Dow might be the dominant partner in the merger of Dow Chemical Corp. and Union Carbide Corp., but some outside observers suggest Union Carbide's investment unit should lead the combined pension operation.
Combined, the two companies' employee benefit assets exceed $14 billion.
Benefit Capital Management Corp., a wholly owned subsidiary of Union Carbide -- both in Danbury, Conn. -- manages almost all of the company's defined benefit assets.
Said Joel Rich, senior vice president and head of the corporate retirement plan practice at Segal Co., New York: "In terms of net return after expenses, I assume Benefit Capital would be looked at closely" to manage the pension assets.
Michael F. Hoben is president and chief investment officer of Benefit Capital. "We are eagerly, not anxiously, waiting to talk" to Dow officials, Mr. Hoben said.
"We think we have a good story to tell. We are providing investment management at a fraction of the cost that sponsors pay for outside investment management, and our numbers are very good."
Benefit Capital's combined domestic equity portfolios returned 20.04% annualized for the 10 years ended June 30, vs. 18.8% for the Standard & Poor's 500 stock index, said Mr. Hoben. The 28.4% five-year return also beat the S&P 500's 27.9%.
Mr. Hoben said the company's bond strategies outpaced the benchmark Lehman Long Government Duration index over two, three, four and five years.
He said it wouldn't make sense for Dow to move Benefit Capital to Dow's home in Midland, Mich.
"As a money manager, we must have proximity to company managements that come to the city (New York) . . One of us is usually in the city every day meeting with company management," he said.
Pension executives at both companies said they hadn't been consulted by top management in connection with the merger, nor had they heard anything about the fate of their departments.
Dow confirmed U.S. pension assets "in excess of $8 billion," but had little else to say. A receptionist passed on a message from the pension area which said, "We don't have anything to say. We just don't have any information yet."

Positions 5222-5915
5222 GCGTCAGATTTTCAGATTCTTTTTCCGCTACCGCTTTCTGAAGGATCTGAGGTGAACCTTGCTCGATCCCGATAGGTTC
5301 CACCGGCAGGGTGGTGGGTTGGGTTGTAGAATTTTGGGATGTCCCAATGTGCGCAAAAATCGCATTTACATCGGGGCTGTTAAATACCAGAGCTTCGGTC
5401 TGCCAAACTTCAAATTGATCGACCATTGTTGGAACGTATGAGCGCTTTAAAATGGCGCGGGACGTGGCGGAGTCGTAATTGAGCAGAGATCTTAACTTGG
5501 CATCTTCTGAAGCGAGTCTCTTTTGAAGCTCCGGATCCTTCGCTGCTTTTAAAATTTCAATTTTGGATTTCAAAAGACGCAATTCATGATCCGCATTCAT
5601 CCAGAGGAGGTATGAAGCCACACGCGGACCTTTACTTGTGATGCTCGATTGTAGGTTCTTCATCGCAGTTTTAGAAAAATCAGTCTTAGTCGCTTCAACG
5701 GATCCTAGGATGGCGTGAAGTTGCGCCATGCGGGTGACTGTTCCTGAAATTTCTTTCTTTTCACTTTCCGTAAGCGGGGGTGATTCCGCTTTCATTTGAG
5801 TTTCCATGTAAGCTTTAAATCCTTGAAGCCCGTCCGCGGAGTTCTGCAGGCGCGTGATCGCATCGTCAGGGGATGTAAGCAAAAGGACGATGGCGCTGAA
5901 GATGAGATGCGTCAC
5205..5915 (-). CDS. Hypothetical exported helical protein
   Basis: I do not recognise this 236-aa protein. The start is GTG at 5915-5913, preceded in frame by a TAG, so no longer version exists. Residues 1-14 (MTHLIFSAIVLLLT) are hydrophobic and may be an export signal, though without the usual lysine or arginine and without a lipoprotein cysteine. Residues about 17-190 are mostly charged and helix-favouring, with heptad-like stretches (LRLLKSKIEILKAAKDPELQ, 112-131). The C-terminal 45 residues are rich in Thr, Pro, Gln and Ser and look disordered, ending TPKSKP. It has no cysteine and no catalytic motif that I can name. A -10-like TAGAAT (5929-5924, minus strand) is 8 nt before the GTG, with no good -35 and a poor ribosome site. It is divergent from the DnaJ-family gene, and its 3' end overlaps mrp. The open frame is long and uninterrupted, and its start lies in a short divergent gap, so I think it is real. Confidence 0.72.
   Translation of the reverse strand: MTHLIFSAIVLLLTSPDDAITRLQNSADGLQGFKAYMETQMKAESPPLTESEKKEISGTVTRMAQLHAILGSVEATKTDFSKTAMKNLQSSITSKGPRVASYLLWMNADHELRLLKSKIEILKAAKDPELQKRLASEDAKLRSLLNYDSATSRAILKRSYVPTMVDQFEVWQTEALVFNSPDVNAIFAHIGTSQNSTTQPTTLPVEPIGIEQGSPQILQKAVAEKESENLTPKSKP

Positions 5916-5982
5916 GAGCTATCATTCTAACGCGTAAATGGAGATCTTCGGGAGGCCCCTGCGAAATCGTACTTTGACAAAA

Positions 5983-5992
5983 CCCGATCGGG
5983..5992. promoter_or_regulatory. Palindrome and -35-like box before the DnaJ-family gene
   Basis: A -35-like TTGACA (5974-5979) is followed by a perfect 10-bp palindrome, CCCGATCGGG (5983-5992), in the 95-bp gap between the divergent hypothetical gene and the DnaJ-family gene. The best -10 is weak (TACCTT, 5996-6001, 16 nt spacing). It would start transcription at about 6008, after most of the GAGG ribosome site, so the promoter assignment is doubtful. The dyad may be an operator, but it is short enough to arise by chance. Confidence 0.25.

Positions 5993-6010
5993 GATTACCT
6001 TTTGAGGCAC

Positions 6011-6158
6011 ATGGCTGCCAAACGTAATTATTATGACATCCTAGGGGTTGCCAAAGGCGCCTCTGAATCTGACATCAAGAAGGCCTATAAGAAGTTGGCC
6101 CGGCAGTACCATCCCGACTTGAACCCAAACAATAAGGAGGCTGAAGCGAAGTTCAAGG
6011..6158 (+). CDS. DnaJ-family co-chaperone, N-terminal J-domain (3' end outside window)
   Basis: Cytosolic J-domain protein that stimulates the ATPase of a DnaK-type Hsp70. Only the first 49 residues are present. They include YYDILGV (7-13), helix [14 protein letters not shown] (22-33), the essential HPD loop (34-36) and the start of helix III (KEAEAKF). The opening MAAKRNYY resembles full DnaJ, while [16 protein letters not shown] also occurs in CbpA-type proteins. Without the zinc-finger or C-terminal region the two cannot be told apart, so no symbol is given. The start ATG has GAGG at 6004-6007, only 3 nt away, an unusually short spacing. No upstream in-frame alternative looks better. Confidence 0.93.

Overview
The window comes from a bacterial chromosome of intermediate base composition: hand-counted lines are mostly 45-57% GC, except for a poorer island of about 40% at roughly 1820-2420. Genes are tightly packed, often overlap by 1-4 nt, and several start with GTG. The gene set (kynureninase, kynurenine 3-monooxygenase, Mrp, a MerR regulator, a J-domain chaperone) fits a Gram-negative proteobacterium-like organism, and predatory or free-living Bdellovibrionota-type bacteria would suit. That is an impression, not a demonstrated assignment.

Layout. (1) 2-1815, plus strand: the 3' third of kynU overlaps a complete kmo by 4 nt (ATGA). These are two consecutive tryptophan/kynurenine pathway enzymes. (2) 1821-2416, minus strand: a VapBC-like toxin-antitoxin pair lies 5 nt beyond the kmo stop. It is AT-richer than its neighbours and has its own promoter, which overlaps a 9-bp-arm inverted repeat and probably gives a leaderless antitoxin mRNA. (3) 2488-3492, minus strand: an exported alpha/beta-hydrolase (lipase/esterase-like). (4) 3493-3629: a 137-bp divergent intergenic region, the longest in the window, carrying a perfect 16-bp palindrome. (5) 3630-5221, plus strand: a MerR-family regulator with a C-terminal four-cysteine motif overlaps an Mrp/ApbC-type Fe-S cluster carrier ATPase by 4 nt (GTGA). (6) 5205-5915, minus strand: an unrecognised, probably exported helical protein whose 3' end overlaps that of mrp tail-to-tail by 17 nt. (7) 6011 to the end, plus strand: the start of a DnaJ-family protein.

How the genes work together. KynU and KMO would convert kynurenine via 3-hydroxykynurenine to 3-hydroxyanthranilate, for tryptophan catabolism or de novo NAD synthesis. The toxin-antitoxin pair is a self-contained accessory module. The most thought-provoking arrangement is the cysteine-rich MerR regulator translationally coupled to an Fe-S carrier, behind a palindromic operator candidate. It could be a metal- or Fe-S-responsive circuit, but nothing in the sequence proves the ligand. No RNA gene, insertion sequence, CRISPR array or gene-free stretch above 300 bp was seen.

Employees at Union Carbide, meanwhile, are earning paper profits on the company stock they hold in their $2.1 billion defined contribution plan, said Jorgen H. Heidemann, senior vice president of Benefit Capital.
"I've told quite a few employees not to worry too much about the merger. They've made a lot of money in company stock in the last couple days," Mr. Heidemann said.
About 31% of the assets of the defined contribution plan were invested in Union Carbide stock as of Sept. 30. The stock was trading around $49 prior to the announcement of the merger; it closed at almost $63 Aug. 5.
For Dow employees, the deal so far is a wash. The stock price closed around $125 Aug. 5, close to what it was trading at the day before the deal was announced. Dow's plan participants have almost 79% of their defined contribution assets in company stock.
At Dow, 28 external money managers oversee its defined benefit plan. The two sets of plans don't have any money managers in common; both, however, use Chase Manhattan Corp. New York, as master trustee/global custodian.
Union Carbide's defined contribution record keeping is internal; Dow uses PricewaterhouseCoopers Kwasha Lipton, Fort Lee, N.J.
Dow's defined benefit asset allocation as of June 30, 1998, was 43.2% domestic equity, 19.2% foreign equity, 37.5% domestic fixed income and 0.1% cash.
Union Carbide's asset mix is 43% domestic equities, 50.6% domestic fixed income, 1.4% cash, 3% private equity, 1.2% real estate, 0.4% mortgages and 0.4% annuities.
Union Carbide's defined contribution asset mix, as of Sept. 30, was 30.9% company stock, 22.6% other equities, 46.4% guaranteed investment contracts and 0.1% fixed income.
As of June 30, 1998, Dow's 401(k) plan asset allocation was 78.8% company stock, 15.4% domestic equities, 1.8% fixed income and 4% cash.